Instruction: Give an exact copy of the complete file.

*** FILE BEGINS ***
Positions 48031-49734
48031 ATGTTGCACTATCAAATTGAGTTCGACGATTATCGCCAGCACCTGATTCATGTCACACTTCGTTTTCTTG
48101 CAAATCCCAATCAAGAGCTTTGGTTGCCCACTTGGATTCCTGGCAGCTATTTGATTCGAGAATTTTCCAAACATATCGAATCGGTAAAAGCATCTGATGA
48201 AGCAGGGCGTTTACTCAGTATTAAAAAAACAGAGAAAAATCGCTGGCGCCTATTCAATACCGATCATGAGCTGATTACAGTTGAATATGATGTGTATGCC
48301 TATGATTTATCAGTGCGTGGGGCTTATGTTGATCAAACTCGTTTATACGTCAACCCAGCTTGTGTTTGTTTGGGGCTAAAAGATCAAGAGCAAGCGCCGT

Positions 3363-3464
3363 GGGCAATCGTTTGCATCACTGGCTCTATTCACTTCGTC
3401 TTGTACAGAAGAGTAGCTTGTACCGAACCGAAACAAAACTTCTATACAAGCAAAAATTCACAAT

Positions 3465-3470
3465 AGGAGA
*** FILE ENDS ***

Positions 48031-49734
48031 ATGTTGCACTATCAAATTGAGTTCGACGATTATCGCCAGCACCTGATTCATGTCACACTTCGTTTTCTTG
48101 CAAATCCCAATCAAGAGCTTTGGTTGCCCACTTGGATTCCTGGCAGCTATTTGATTCGAGAATTTTCCAAACATATCGAATCGGTAAAAGCATCTGATGA
48201 AGCAGGGCGTTTACTCAGTATTAAAAAAACAGAGAAAAATCGCTGGCGCCTATTCAATACCGATCATGAGCTGATTACAGTTGAATATGATGTGTATGCC
48301 TATGATTTATCAGTGCGTGGGGCTTATGTTGATCAAACTCGTTTATACGTCAACCCAGCTTGTGTTTGTTTGGGGCTAAAAGATCAAGAGCAAGCGCCGT

Positions 3363-3464
3363 GGGCAATCGTTTGCATCACTGGCTCTATTCACTTCGTC
3401 TTGTACAGAAGAGTAGCTTGTACCGAACCGAAACAAAACTTCTATACAAGCAAAAATTCACAAT

Positions 3465-3470
3465 AGGAGA